Those deposit holders and interested third parties began a forensic analysis of QuadrigaCX to determine what the hell was going on. It didn’t take long before several suspicious details began to shake loose, raising more questions than answers. Less than a month before he died, Cotten wrote a will assigning his fortune — including a number of properties, an airplane and a yacht — to Robertson.
Cotten made a specific provision in his will for his pair of dogs, should Roberson not survive him. In that circumstance, his assets were to be distributed to the couple’s family and a $100,000 CAD trust set up to provide for their two chihuahuas. It’s the sort of extravagance that has led one Twitter user to call QuadrigaCX an “#exitscam.”
Journalist Amy Castor has written a series of extensive reports about the state of QuadrigaCX and its finances. “It’s very common for crypto exchanges to use third-party payment processors,” she told Engadget, “as they often have trouble getting banking.” To get around this, exchanges often employ “third-party payment processors, and stablecoins like Tether,” she added.
On Reddit, a QuadrigaCX representative using the official account spoke openly about the creation of Quadriga Bucks as a way of getting around bank regulations. This mishmash of payment processors, third-party bank accounts and invented currencies did, however, raise the ire of banks. Many financial institutions are obliged by law to prevent money laundering, and QuadrigaCX’s business aroused suspicion.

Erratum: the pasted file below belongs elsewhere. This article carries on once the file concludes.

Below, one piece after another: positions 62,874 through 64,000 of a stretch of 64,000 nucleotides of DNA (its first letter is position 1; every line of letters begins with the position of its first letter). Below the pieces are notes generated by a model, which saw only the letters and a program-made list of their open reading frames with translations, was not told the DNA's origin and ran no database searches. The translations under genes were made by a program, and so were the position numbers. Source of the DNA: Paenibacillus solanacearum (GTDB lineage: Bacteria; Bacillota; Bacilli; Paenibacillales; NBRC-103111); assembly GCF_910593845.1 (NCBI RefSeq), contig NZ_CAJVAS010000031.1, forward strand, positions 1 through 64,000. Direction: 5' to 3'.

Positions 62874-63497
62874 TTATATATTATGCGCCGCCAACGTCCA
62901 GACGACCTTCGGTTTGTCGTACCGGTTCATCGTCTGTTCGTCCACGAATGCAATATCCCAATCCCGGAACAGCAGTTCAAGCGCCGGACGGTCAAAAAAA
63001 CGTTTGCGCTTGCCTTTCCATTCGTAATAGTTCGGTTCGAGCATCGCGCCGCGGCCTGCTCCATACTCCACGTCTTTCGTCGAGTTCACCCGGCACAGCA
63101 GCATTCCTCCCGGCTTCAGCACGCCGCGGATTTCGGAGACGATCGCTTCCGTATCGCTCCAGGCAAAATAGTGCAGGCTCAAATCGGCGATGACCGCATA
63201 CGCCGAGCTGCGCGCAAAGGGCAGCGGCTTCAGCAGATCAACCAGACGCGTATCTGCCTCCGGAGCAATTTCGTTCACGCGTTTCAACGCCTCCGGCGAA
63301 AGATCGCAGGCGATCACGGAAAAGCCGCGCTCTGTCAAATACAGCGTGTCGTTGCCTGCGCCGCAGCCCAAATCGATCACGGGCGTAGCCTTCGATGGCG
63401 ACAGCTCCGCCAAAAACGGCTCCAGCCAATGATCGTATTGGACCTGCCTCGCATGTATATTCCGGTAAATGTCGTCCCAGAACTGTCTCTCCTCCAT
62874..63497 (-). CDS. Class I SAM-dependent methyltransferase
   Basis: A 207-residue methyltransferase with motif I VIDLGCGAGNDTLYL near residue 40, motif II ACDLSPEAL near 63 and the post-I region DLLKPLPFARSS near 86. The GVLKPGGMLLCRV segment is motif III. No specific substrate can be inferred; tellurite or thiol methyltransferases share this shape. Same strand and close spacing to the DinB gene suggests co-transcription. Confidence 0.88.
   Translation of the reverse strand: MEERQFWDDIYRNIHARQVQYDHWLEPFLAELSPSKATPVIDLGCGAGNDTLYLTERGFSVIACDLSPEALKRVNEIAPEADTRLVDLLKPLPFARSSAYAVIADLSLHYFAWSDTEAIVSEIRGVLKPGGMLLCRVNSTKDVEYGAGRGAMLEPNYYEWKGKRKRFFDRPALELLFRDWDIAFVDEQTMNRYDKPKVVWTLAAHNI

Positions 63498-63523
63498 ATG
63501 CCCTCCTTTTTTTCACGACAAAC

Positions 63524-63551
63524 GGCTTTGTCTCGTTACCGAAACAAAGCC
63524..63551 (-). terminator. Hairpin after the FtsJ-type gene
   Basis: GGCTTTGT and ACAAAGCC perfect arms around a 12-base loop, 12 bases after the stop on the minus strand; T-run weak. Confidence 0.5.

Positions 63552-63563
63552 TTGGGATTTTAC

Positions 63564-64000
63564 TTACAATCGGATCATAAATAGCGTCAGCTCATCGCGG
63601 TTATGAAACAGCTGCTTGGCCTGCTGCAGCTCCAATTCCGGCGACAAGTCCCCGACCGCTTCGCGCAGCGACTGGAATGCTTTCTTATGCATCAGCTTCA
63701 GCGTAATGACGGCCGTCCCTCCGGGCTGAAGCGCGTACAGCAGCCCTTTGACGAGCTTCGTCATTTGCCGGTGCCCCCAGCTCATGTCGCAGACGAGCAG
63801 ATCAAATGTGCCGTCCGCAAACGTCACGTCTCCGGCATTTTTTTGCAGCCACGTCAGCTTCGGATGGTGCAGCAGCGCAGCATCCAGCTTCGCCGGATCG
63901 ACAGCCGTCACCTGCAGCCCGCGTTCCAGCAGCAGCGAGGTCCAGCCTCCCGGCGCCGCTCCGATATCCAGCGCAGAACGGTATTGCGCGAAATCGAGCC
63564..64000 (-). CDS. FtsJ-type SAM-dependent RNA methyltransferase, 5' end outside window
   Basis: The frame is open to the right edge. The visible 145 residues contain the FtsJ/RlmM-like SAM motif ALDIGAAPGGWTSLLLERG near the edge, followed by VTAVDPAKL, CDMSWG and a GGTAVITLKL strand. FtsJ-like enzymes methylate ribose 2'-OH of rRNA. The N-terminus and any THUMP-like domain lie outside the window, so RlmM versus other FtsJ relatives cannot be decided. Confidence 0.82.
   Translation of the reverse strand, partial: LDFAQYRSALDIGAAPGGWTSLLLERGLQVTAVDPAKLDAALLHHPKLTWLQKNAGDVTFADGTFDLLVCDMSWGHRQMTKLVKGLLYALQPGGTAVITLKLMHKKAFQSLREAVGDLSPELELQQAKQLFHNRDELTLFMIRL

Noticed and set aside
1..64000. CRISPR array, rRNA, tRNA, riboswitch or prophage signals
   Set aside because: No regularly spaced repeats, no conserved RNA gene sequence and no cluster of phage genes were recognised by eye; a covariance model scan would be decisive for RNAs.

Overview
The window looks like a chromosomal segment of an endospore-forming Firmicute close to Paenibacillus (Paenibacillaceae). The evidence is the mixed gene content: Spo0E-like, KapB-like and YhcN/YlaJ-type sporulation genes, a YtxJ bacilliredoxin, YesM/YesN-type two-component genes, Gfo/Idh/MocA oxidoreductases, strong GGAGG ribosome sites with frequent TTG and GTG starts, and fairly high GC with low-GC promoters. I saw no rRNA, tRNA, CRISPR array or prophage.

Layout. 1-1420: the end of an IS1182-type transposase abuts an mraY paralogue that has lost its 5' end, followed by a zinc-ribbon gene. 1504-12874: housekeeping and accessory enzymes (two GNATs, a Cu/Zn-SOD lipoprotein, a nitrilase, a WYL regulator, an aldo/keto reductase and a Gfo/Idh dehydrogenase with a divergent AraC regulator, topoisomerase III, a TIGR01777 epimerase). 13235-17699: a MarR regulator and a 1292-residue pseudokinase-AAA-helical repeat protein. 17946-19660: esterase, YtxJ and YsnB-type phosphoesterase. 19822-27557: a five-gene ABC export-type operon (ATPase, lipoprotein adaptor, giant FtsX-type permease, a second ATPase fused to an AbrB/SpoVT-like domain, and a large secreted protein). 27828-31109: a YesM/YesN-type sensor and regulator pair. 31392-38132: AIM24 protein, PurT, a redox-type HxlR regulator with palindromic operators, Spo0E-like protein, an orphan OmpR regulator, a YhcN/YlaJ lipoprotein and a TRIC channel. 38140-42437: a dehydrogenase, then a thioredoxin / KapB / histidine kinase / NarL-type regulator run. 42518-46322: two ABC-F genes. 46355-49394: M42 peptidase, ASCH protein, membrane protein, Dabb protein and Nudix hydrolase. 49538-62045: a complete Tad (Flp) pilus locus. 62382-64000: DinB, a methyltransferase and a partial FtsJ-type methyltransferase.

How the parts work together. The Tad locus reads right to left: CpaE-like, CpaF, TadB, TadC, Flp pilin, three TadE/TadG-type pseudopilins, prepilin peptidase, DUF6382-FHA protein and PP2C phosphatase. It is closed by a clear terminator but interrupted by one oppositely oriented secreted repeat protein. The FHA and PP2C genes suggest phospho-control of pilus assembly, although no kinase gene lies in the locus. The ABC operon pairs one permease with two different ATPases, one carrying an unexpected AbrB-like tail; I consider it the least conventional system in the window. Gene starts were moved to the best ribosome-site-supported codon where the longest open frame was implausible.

In January 2018, the Canadian Imperial Bank of Commerce froze an account controlled by QuadrigaCX that held around $26 million CAD. The freeze caused disruptions with the company’s liquidity, meaning it couldn’t easily pay creditors on time. According to The Times, the bank attempted to reach out to Cotten to resolve the situation but never received a response. A lengthy courtroom battle for control of the money would ensue, running until December 2018.
Internet sleuths and journalists also had plenty of interest in another QuadrigaCX figure, co-founder Michael Patryn. A Reddit post from January 3rd, 2018, seems to imply that “Patryn” was one of several aliases (including Omar Patryn) of convicted felon Omar Dhanani. Dhanani was a member of Shadowcrew, an early online identity theft group. In 2004, the US Secret Service would shut down the group and arrest Dhanani, who spent 18 months in federal prison. He was arrested shortly after leaving prison on charges of burglary and theft and was deported back to Canada.
At the time, QuadrigaCX said the alleged connection between Patryn and Dhanani was “hypothetical nonsense,” and Patryn further denied the accusation to CBC. Canada’s Globe and Mail, however, dug into the allegations and believes that Patryn and Dhanani are the same person. At the end of February, it wrote that it had uncovered numerous documents that link the two identities. Previously, the same paper revealed that Patryn had engaged the services of a reputation-management agency to remove unflattering coverage. It’s a fact that Patryn denies, and QuadrigaCX said again on Reddit that he was no longer with the company as of 2016.